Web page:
20. Wtf? This is completely false. The candiru does not just suck blood. It bores holes into the flesh and eats it’s victim from the inside out. I’ve literally watched them eat other fish. They are as vicious as piranha.

  21. It is technically possible to find a candiru in a urethra if somebody put it up there himself/herself. Maybe if they were into weird stuff or just wanted attention.

  22. Additionally, the claim about the candiru being attracted to urine was contested by researchers in 2001, as evidence indicates that the candiru hunt by sight and not by smell. Urinating in the water would not attract the fish, and it should not be any more dangerous than swimming in the water!!!

  23. They deadass made a damn video about human parasites years ago, and mentioned the candiru as a parasite on the damn channel. Then they make a video saying it doesnt actually do it. What a joke.

  24. I am sure the people that was victim to getting this fish inside the penis finds this video very useful and comforting.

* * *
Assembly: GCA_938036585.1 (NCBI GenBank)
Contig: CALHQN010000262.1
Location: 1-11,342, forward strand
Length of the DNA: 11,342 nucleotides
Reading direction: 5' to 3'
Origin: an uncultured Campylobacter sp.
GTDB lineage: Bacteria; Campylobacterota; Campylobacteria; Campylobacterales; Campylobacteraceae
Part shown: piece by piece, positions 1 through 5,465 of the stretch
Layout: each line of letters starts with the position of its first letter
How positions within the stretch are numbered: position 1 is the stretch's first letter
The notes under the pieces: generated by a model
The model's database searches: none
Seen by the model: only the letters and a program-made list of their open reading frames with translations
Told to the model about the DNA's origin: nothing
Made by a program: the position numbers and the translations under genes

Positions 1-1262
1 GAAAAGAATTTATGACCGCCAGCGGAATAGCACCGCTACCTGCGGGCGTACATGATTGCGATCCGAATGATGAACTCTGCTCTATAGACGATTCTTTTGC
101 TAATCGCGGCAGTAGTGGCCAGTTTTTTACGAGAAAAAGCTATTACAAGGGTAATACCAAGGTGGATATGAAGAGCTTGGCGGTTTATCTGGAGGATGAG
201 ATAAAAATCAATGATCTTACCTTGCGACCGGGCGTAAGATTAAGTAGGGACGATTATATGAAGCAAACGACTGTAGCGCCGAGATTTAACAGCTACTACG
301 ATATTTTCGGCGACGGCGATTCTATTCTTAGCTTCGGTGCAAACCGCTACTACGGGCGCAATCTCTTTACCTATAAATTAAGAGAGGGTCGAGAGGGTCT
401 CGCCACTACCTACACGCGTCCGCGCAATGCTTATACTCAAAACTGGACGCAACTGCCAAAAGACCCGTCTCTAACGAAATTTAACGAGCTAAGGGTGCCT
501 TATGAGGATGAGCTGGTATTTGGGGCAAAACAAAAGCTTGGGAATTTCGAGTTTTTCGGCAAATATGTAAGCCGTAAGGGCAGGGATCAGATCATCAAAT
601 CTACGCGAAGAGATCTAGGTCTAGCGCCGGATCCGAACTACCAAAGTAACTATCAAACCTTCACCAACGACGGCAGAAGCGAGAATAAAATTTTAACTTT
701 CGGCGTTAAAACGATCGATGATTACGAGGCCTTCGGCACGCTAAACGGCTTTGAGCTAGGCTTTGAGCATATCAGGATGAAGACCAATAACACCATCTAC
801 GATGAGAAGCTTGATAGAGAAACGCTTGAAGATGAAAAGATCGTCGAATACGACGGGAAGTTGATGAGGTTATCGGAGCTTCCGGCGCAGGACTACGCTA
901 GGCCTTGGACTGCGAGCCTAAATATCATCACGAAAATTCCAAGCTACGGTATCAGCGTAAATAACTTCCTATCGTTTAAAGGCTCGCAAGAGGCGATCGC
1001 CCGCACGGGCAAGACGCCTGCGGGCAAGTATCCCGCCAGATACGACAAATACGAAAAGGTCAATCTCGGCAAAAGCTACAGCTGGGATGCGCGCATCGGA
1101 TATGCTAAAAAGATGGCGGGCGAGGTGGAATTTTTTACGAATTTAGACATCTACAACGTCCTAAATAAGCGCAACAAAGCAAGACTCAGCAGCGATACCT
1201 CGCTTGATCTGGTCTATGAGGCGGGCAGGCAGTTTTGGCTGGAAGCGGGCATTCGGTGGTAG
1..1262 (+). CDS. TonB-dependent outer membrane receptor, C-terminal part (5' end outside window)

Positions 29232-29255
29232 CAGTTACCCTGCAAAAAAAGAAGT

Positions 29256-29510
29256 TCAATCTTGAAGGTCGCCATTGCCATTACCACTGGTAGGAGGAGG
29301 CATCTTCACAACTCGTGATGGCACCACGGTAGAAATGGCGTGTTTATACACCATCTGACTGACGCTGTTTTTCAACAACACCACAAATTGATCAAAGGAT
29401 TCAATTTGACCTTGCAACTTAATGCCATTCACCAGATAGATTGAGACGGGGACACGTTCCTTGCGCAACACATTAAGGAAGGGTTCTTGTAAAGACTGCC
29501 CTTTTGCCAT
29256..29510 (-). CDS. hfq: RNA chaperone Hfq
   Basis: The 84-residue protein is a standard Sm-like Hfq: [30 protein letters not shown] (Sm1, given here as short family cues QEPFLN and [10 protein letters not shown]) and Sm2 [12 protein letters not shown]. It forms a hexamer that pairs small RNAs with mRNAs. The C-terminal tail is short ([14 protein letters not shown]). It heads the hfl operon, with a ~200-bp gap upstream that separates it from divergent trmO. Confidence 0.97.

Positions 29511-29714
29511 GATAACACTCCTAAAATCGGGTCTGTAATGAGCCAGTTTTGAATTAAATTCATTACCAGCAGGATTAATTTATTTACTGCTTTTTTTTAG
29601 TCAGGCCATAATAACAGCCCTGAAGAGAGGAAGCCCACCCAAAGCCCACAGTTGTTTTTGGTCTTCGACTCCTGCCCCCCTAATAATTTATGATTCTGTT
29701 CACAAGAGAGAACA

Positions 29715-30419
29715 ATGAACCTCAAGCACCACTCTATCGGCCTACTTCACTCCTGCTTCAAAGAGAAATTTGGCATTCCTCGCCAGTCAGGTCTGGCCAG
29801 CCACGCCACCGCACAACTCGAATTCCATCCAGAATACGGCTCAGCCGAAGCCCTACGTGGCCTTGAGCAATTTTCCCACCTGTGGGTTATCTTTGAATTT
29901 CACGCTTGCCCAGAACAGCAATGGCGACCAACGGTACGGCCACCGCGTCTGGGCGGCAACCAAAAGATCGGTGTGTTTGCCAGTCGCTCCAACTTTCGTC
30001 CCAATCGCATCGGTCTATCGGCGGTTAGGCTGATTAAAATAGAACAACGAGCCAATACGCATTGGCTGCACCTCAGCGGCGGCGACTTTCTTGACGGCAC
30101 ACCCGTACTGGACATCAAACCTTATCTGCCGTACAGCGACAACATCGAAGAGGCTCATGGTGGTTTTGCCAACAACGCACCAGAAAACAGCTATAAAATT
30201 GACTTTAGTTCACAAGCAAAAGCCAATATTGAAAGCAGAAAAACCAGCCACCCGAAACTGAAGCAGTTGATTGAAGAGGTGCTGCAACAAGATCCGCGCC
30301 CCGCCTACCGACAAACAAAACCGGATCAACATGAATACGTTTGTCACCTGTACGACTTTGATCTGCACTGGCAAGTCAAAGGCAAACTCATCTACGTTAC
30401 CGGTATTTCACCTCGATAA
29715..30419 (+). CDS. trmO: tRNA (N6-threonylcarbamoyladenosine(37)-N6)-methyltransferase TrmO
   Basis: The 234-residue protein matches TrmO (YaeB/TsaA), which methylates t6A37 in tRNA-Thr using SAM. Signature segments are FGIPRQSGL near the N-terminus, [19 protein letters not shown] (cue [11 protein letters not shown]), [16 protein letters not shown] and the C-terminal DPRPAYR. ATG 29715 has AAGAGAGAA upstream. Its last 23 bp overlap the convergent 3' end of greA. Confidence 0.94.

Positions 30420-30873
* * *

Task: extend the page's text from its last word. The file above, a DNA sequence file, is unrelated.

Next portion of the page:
25. I'm still not satisfied. A woman can give birth to a baby and looking at my va jay jay I would say no way possible. I just watched the river monsters episode of the man that had the candiru go up his pee hole. Jeremy wade went to talk to the victim, the urologist, and then went to see the actual candiru that's now dead in a jar. It was def bigger than a pee hole but it is very plausible of happening in my eyes. They even showed the instrument they put inside the man to retrieve the lil invader which he was already dead inside the man. Also showed the video from parts of the surgery. So I'm still believing this story. Also the man was in the water when taking a piss. So his junk wasnt far away from the water. Not like he was on the bank of the amazon and the fish had to jump 5 ft up out of the water to make it in him. Sounded more like half an inch is all the lil guy had to jump to get in
    So it didnt swim up a stream of pee as your story is made to believe.
    Idk- all should watch that episode of river monsters and determine yourself what to believe.
    I know down in Ocala Florida, my uncle took us to lake okeechobee in the early 2000s and they had a problem with parasites swimming into humans by any hole. This was a real thing that I saw was a threat due to it already happening. So this amazon story is a very believable story to me.